As the Gambia is emarging from the shadows of two-decade long dictatorship by the Jammeh regime, a Senior Adviser at the Barcelona-based Institute for Integrated Transitions (IFIT) has warned Gambians to desist from being caught up in the euphoria that follows regime change. Dr. Seth Kaplan said this often leads to high expectations.
“Whenever a country is in transition, expectations are extremely high,” said Dr. Kaplan at the lauching ceremony of The Gambia Transition Brain Trust (GTBT) held last Thursday at Kairaba Beach Hotel in Kololi, about 12 km away from Banjul.
Gambians voted out ex-dictator Yahya Jammeh in December 2016, putting an end to his 22 years rule marked by continued clampdown on civil liberties, enforced disappearances, and extrajudicial killings. But the Coalition government has since vowed to right the wrongs of the past in addressing rising demands for justice while pushing ahead with a reconciliation agenda.
Dr. Kaplan said in many cases the reality will not meet the expectations. He calledon Gambians not to let the hopes turn into disappointments.
To tackle these challenges, The Gambia Transition Brain Trust will be tapping into the robust expertise of the first non-governmental organisation with a special focus on an integrated approach to helping fragile and conflict affected areas to transition out of tyranny and into a state of peace and democracy.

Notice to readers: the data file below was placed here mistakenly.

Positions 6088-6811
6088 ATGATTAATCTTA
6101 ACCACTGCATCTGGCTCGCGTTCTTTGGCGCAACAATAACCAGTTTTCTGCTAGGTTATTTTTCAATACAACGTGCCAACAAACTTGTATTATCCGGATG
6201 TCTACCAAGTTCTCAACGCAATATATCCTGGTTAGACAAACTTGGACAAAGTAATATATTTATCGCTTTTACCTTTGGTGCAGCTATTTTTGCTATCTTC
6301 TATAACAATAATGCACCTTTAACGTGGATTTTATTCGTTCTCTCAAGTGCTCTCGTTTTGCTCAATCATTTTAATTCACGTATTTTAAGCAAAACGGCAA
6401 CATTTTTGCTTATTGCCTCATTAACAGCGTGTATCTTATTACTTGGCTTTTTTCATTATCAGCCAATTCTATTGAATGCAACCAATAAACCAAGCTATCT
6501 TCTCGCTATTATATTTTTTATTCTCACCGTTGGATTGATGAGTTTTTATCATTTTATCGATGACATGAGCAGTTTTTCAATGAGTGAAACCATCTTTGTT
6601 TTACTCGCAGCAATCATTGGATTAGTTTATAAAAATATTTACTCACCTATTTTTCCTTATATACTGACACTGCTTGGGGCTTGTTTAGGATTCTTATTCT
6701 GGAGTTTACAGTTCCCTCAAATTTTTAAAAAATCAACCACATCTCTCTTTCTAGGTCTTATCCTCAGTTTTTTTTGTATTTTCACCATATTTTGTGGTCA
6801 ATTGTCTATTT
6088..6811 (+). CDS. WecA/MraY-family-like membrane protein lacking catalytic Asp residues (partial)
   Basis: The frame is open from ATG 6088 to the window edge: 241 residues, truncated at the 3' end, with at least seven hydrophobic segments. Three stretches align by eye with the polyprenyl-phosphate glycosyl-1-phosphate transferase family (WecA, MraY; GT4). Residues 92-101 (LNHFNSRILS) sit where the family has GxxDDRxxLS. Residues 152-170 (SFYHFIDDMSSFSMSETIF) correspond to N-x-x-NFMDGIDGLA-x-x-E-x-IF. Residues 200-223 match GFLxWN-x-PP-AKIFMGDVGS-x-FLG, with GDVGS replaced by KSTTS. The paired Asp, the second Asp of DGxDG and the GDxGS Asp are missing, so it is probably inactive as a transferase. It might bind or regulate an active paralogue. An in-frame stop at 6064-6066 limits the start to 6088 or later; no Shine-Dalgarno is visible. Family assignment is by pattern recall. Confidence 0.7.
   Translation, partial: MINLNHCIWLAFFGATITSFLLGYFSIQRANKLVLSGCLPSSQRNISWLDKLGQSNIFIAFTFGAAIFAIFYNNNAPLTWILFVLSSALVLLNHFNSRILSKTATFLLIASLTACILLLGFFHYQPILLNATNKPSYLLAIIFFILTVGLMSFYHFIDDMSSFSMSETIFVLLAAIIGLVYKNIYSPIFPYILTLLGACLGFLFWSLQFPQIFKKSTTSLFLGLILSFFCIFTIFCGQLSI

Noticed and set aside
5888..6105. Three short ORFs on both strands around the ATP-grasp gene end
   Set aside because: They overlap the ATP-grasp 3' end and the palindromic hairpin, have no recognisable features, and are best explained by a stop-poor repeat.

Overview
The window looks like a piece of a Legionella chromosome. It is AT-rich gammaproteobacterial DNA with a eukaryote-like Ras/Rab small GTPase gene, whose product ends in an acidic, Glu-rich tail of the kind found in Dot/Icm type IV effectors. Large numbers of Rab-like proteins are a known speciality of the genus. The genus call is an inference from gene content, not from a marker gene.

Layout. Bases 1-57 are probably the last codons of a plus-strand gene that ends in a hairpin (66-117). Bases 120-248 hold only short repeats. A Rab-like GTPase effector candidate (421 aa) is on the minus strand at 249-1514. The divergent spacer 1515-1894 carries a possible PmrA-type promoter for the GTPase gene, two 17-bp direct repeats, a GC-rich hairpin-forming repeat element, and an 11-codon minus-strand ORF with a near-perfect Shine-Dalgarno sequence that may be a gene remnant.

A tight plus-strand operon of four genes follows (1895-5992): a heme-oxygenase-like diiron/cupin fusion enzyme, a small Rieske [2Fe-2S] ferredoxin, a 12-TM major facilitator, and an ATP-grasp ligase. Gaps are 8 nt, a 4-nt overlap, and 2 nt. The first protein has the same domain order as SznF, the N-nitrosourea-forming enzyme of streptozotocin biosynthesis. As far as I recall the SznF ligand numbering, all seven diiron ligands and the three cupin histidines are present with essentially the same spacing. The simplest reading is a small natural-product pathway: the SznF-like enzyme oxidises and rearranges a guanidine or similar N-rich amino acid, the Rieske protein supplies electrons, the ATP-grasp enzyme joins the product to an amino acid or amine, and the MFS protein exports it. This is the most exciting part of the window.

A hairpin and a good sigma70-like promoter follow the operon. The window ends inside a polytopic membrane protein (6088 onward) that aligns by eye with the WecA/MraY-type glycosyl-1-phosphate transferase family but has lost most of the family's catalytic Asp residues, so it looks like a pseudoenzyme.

“Change takes a lof of time: political culture needs to change; institutions need to improve and civil society needs to develop. People tend to think that once the ‘bad guy’ is out, everything will get better and quick,” he added.
IFIT Senior Adviser stated clearly that freedom does not necessarily mean a straight line to progress. Such expectations, Dr. Kaplan added, are unrealistic and need to be managed.
He then reminded the gathering that unmet expectations, unfulfilled expectations, disappointment, frustrations can lead to a backlash…
Hon. Yaya Gassama who spoke on behalf of National Assembly Speaker Mariam Jack-Denton said all these issues should be addressed. The Kiang East parliamentarian emphasized the need for Gambians to reflect on the challenges to chart a way forward.
GTBT Coordinator, Juka Fatou Jabang, said they have born inspired by IFIT to form an institution that will come up with analythical thinking about issues that are affecting the population.
She expressed their intention to share their findings with government.
Jabang further stated that GTBT is comprised of a diverse and interdisciplinary group of practitioners, intellectuals, professionals from different fields.
“The group is independent, and non-partisan. We don’t belongany party openly. We are autonomous,” she pointed out.